The Blue Hole, part of the National Key Deer Refuge
The National Key Deer Refuge was established to protect and preserve Key deer and other wildlife in the lower Florida Keys back in 1957. Today, the Refuge contains about 84,350 acres of freshwater wetlands, tropical hardwood hammocks, mangrove forests, salt marsh wetlands and pine rockland forest. 2,278 acres of the Refuge is designated Wilderness. The property is critical habitat for 21 endangered and threatened species (5 of which are found only in this area) like Key deer, silver rice rat and lower Keys marsh rabbit, in addition to other species who aren't so critically endangered by the encroachments of humans.
In 1957, the Key deer population was estimated to have reached a low of 27 individuals. These days, the Key deer population has rebounded to around 800. However, illegal feeding of the deer has reduced their fear of humans and the animals are readily found foraging along road sides and approaching passing vehicles looking for handouts. Road kill accounts for about 70% of their annual mortality.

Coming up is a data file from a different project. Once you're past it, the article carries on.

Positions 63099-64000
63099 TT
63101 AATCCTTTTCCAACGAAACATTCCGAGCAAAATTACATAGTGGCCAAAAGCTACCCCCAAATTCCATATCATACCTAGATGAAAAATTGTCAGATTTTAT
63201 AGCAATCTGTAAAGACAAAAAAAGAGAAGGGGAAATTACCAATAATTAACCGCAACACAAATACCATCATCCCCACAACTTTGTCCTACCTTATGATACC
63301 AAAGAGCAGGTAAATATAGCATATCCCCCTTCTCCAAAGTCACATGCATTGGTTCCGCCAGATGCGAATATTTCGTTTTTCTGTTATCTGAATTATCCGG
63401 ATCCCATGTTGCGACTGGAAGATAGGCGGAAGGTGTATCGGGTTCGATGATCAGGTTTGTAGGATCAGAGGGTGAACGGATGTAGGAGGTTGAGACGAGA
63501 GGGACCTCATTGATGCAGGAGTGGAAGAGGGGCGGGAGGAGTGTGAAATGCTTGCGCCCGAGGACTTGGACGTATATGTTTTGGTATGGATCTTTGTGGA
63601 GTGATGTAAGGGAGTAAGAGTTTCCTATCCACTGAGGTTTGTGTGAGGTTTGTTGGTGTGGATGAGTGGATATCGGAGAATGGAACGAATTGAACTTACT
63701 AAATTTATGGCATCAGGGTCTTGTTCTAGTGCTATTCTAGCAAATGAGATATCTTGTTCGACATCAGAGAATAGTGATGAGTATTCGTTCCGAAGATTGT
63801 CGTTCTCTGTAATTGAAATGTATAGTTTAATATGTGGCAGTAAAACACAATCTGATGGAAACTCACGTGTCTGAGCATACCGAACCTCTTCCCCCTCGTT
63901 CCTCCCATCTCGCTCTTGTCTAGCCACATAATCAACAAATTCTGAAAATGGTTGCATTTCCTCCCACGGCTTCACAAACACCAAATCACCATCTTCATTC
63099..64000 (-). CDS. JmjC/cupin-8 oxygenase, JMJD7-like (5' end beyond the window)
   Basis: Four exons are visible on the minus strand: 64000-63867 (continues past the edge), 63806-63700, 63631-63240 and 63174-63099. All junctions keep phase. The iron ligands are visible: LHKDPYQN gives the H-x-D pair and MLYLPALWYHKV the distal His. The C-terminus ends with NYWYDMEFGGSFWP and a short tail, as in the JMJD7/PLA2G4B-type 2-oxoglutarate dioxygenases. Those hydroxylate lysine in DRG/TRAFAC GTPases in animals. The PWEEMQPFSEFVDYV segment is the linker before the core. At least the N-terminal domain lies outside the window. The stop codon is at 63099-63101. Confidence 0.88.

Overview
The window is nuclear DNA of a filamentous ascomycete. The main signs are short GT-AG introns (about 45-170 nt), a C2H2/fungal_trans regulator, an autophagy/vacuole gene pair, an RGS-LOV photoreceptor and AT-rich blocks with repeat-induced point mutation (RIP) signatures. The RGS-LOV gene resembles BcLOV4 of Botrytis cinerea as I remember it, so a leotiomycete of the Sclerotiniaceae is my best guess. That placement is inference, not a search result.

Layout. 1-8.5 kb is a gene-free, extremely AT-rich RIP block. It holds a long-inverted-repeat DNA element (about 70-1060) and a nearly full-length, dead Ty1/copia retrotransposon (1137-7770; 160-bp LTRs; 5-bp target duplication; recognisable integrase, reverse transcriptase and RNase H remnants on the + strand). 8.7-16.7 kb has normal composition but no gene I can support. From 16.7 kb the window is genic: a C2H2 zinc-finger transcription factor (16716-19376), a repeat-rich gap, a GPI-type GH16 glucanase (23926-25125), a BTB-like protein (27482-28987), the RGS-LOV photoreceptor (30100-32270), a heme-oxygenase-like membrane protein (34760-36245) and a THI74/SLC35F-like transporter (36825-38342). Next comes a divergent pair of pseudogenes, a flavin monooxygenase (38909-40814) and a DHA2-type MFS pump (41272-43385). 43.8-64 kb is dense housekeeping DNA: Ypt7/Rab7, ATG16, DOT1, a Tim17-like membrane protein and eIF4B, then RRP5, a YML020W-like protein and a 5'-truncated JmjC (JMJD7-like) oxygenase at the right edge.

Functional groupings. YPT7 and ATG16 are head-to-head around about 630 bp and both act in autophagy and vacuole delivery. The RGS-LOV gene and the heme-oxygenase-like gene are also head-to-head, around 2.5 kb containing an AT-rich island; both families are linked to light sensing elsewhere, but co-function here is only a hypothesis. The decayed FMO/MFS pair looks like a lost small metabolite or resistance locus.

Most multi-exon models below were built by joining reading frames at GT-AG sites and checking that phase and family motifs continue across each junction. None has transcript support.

The Blue Hole on Big Pine Key is an old quarry now filled with fresh rainwater. The Visitor "Center" is located near the Blue Hole with an interpretive kiosk and observation platform. There are two interpretive nature trails just north of the Blue Hole: one is a universally accessible route running through pine rocklands to a freshwater slough, the other runs across a tropical hardwood hammock.